One way to think about the issue is this: I intend to walk an entire unit, and I'm capable of making a step. After I make my first step, which, for convenience, will go a distance L, I am 1 - L units away from my destination. However, there will be a point where these subtasks - being required to walk a distance of (1/2)^n - will amount to a distance smaller than 1 - L. That is, we can find an N so that (1/2)^N + (1/2)^(N+1) + ... < 1 - L. So, the only subtasks left for me to complete are walking 1/2, 1/4, 1/8, ... , (1/2)^(N-1). But this is a finite number of tasks, and there's no paradox involved in completing finitely many tasks.

What's going on here is Zeno is breaking down the distance into infinitely small pieces and then asserting that one most first complete each distance in succession before moving on to the next distance. If this is how we walked, he's right, we'd never move a full unit. In fact, we'd never even be able to begin because it would require that before walking any (1/2)^n units, we first attempt to walk (1/2)^m units for every m > n. But we don't walk like this. We walk a fixed length, and so eventually the sum total of his divisions amounts to less than a full step, and so we traverse all of these distances simultaneously, successfully averting the paradox of infinite descent.

Ignoring the fact that our strides cover a fixed length in space, how can we reconcile motion in general with Zeno's paradox? If spacetime is a continuum, then shouldn't the number line analogy hold (the real numbers also form a continuum)? If not, then doesn't that indicate a flaw in our understanding of dense sets?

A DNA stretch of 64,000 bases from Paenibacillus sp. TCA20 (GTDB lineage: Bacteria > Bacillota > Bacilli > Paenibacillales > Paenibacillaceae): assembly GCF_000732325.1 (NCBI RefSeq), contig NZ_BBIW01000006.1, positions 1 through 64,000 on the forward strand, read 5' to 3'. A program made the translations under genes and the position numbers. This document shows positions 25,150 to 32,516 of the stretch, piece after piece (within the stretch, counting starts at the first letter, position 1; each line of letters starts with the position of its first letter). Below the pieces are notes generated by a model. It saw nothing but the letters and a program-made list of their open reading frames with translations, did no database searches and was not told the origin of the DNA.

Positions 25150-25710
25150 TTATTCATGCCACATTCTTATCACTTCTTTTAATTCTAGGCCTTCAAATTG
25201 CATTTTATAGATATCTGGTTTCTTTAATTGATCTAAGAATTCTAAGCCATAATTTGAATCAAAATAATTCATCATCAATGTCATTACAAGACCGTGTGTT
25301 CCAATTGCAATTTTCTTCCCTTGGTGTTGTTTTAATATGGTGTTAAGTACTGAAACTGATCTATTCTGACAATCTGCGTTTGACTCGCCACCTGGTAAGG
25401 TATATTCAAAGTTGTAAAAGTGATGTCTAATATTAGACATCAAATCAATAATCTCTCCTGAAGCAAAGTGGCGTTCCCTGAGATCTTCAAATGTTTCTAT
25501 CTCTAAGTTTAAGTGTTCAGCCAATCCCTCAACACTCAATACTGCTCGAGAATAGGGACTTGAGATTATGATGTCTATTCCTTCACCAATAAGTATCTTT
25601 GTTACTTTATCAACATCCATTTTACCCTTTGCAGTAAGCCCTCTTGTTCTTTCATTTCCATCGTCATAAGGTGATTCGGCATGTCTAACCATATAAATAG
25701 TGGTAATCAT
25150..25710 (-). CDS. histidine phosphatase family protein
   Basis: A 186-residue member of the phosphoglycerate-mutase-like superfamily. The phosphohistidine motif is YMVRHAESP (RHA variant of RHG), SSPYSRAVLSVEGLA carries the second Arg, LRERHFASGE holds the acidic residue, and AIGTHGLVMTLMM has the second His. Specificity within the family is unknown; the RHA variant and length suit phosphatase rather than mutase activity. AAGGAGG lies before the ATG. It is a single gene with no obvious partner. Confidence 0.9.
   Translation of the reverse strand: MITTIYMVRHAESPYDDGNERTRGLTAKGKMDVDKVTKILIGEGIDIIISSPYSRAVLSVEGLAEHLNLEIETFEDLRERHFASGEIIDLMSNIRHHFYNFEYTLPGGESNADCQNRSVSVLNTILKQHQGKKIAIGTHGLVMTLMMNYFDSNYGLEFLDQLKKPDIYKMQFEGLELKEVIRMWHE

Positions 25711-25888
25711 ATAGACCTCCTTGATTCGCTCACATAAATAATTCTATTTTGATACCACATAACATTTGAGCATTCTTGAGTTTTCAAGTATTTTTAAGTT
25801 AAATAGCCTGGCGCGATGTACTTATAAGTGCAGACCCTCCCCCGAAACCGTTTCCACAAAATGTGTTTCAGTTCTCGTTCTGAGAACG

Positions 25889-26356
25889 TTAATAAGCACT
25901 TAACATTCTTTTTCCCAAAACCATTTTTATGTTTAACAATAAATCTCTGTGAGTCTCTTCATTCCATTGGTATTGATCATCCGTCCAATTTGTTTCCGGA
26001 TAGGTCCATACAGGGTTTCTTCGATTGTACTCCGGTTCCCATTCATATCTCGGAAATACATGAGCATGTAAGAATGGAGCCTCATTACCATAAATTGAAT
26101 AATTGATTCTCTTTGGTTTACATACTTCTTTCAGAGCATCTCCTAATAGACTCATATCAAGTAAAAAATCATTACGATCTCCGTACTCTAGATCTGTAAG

Post subject: Re: A Logical Paradox
Unread postPosted: 12th December, 2011, 5:15 pm 
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e^ipi wrote:
What's going on here is Zeno is breaking down the distance into infinitely small pieces and then asserting that one most first complete each distance in succession before moving on to the next distance. If this is how we walked, he's right, we'd never move a full unit. In fact, we'd never even be able to begin because it would require that before walking any (1/2)^n units, we first attempt to walk (1/2)^m units for every m > n. But we don't walk like this. We walk a fixed length, and so eventually the sum total of his divisions amounts to less than a full step, and so we traverse all of these distances simultaneously, successfully averting the paradox of infinite descent.

This is the only way this "paradox" ever got to me. Why is it (and why was it ever) logically acceptable to assert that movement happens as it's described in the original statement of the problem? Maybe it's the seemingly rational explanation of the conditions of it that's just taken to be true. Or is there supposed to be some underlying implication/lesson about how logic becomes invalid if basic understanding is overlooked while trying to solve a bigger problem? I remember first hearing this "paradox" explained in a movie (I.Q.) back in the mid-90s during elementary and early middle school, so I didn't really have much of an understanding of math or disciplined reasoning beyond the simple stuff they make kids do at that age. But I remember thinking about this "paradox" intently back then, knowing it's not true but not being able to explain why. Maybe its purpose is to make people question what they know to be true, but I guess the same can be said for most/all logic problems. It's just a little hard to imagine this "paradox" ever actually stumped scholars.

  
 
 Post subject: Re: A Logical Paradox
Unread postPosted: 12th December, 2011, 5:17 pm 
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acablue wrote:
e^ipi wrote: